How to Grow Great Lettuce

organic lettuceI love lettuce.

It’s one of the first harvests of the spring, and can be one of the last harvests of fall, too.  As a crop it’s diverse: from butterheads to crisp Batavian, frilly red and green leaf to the sturdy crunch of romaine, from mini-sized little gems to huge heads that fill an entire plate.

Lettuce is fast and easy to grow, but if you want a consistent harvest all season long, there are a few important things to know.

organic mini-romaine lettuce heads
organic mini-romaine lettuce heads

Lettuce loves cool weather.

Though lettuce naturally thrives in spring, certain diseases like downy mildew are more apt to show up in damp, cool weather.  Look for varieties with downy mildew resistance.

Some varieties of lettuce will only germinate in temperatures under 65º, but even those that tolerate more heat will thank you for keeping them under 70º during germination.

Seed new successions weekly for a consistent harvest

In the summer, you can beat the heat by keeping freshly seeded trays in the shade, either on your porch or under a shade cloth.  Consistent moisture is important for even germination, and water will help cool the soil.

Seedlings are ready to be transplanted a month after germination, and can be popped into open space in the garden.

Hot, dry weather can affect taste

Lettuce can turn bitter in the summer with long sunny and dry days.  To avoid this, look for heat-resistant varieties.  Consistent watering can also help by cooling the soil; water in the evenings and early mornings to avoid quick evaporation under the mid-day sun.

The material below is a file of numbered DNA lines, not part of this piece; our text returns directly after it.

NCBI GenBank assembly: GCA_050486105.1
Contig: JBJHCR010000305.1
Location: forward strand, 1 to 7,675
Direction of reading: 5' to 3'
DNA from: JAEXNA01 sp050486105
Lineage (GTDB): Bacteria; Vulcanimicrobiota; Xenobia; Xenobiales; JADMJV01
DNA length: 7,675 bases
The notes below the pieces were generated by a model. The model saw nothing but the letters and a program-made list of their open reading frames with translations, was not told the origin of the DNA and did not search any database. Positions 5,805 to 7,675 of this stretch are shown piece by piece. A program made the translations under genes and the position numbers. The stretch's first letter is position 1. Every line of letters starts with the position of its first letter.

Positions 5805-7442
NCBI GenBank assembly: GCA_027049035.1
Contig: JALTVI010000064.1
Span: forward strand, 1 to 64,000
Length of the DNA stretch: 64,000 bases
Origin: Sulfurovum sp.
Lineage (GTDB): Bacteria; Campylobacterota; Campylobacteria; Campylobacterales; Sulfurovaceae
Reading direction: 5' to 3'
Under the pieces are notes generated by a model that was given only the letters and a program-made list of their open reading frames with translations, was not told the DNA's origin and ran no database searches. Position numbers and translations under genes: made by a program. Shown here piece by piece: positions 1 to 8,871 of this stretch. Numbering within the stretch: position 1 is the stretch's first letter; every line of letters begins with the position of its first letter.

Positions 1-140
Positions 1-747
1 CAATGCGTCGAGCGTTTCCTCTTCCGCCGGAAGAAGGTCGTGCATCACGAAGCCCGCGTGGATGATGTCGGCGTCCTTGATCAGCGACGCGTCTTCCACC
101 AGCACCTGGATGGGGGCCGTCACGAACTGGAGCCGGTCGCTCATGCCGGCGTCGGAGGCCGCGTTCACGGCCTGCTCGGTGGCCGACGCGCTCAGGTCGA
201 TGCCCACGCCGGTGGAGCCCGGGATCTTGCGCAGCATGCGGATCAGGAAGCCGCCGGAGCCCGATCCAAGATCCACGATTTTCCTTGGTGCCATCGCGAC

Extend the season with row cover

We’ve harvested lettuce from the field all the way through November.  Avoid frost by covering lettuce with a floating row-cover like reemay (also called agribon).  Choose quick-growing varieties that will head up even as the daylight shortens.  Fall is another season to look for downy-mildew resistant varieties.

My favorite lettuce varieties by season:

SPRING

  • Black Seeded Simpson: one of the earliest to mature, this bright green leaf lettuce is tender and resistant to downy mildew.
  • Magenta: a beautiful, crisp red leaf that bridges the gap between spring and summer, with downy mildew resistance and heat tolerance.
  • Encino: a large head of tender wavy oak leaves, this is a stand out beauty that also grows wonderfully in the shift of spring to summer.

SUMMER

  • Nevada: a crisp green-leaf type, Nevada is heat tolerant and remains sweet through long sunny days.
  • Lovelock: Red tipped with a green center, this is my all-time favorite summer lettuce.  It holds well in the field without bolting or turning bitter, and offers a refreshing crunch to salads, sandwiches, and burgers alike.
  • Jericho: this green romaine stands up to summer’s heat and is an essential ingredient in any respectable sandwich.

FALL

  • Pirat: a butterhead with a red blush and green center, Pirat is delicious with a buttery texture; it’s resistance to tip burn and downy mildew make it a great variety to bridge between summer and fall.
  • Pomegranate Crunch: this red mini-romaine is compact, fast-growing, and beautiful to boot.  With it’s speed and downy mildew resistance, it fits well into the fall slot.
  • Spretnak: a green mini-romaine to pair with pomegranate crunch.
organic Jericho lettuce heads in the field
organic Jericho lettuce heads in the field

4 thoughts on “How to Grow Great Lettuce”

  1. This is our first successful year growing a great lettuce crop and it is so satisfying! (The rabbits are staying away for some reason.) The different shades of green and red are beautiful to look at – as a child, I never would have been so excited about lettuce – glad there are so many varieties now to appreciate. Also, I’m not on IG, but wanted to say that the photo of your farm from up high is fantastic – what a spread!

    1. Thank you! I was always more excited by carrots than lettuce as a kid—they were much more exciting to harvest 🙂 But now, I love lettuce so much. It’s so beautiful and we eat it at basically every meal—even breakfast! So glad to hear you are getting a great crop this year!

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